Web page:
ABOUT ‘GLORY DAYS’: ‘…Glory Days celebrates those times in our lives when God gets his best work done in us. I wish it wasn’t so, but it’s clear the surest path to becoming who I most want to be will take me through fire and darkness. How do I become courageous unless I face terrifying things that call courage out of me? How do I become a person of grace without failing enough to know how much I need it? How do I learn how to forgive unless someone hurts me first? They say if you pray for patience, God might send you to the DMV. I’ve always wanted to be a person of grace and forgiveness, but there were people who wounded me so deeply that—even though I wanted to—I didn’t have the capacity to forgive them. Some of that was the fear of getting hurt again, but a lot of it was self-righteousness (it’s more fun to judge and feel above my enemy than to surrender my hurt and anger on the level playing field of our shared humanity). It took going through a season of fire and darkness, suffering and failure, for space to be carved out in my heart where I could finally receive the grace of forgiving. I was moved from self-righteous self-preservation to compassionate love for my enemies who, in the end, looked more like me than I wanted to admit.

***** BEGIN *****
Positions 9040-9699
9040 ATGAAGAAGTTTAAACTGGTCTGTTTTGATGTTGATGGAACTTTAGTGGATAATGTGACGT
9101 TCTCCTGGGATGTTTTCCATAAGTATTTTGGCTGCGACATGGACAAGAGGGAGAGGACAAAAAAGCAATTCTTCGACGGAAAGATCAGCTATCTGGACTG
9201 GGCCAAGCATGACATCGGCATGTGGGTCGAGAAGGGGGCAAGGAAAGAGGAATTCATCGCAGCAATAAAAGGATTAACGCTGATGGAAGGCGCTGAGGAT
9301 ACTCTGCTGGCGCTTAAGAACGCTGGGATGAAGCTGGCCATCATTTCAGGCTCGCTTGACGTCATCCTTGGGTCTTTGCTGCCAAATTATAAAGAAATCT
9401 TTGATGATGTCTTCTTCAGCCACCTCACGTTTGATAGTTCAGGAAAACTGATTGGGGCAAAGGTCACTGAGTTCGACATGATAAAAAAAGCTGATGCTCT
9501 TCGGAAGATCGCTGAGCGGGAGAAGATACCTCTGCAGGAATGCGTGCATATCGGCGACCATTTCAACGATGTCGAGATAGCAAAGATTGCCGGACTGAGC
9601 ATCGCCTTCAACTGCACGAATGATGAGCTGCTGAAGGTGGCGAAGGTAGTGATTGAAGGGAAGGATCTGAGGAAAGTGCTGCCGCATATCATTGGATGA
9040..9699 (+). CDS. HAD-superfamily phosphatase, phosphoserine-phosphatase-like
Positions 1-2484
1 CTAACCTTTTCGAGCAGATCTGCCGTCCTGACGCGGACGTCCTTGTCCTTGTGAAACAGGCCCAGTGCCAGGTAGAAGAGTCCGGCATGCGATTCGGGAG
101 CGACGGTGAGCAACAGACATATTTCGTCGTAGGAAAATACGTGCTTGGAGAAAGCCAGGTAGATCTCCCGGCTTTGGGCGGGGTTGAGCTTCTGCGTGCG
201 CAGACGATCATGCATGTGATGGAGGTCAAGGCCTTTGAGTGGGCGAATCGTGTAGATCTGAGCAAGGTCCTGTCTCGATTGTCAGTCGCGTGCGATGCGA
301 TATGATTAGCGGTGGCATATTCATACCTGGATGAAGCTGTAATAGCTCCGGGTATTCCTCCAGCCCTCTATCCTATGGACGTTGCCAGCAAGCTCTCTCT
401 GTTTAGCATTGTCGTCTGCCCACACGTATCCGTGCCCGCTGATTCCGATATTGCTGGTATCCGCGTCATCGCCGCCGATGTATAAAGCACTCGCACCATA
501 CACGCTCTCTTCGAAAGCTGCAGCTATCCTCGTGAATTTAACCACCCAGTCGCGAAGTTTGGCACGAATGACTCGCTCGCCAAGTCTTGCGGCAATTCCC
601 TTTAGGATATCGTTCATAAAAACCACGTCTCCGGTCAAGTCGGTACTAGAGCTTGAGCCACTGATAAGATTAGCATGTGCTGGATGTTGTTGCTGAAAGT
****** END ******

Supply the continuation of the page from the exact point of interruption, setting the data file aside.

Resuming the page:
There, but for the grace of God, go I. Or as pastor Andy Stanley says… “I know a mess when I see one because I am one.” The fire and darkness of the cross reveals God to be a reckless forgiver whose glory is his mercy. It can do the same for us. I like this from author David Crosby: “You do not get to choose the events that come your way nor the sorrows that interrupt your life. They will likely be a surprise to you, catching you off guard and unprepared. You may hold your head in your hands and lament your weak condition and wonder what you ought to do. To suffer, that is common to all. To suffer and still keep your composure, your faith and your smile, that is remarkable. Pain will change you more profoundly than success or good fortune. Suffering shapes your perception of life, your values and priorities, and your goals and dreams. Your pain is changing you.” That sounds like a heavy statement… But honestly, once you start experiencing the kind of change that only your pain can get at, you find a kind of joy in it. If you like exercising, you know exactly what this is like! It’s the intense workouts that make you the most excited (usually after they’re finished, but still…’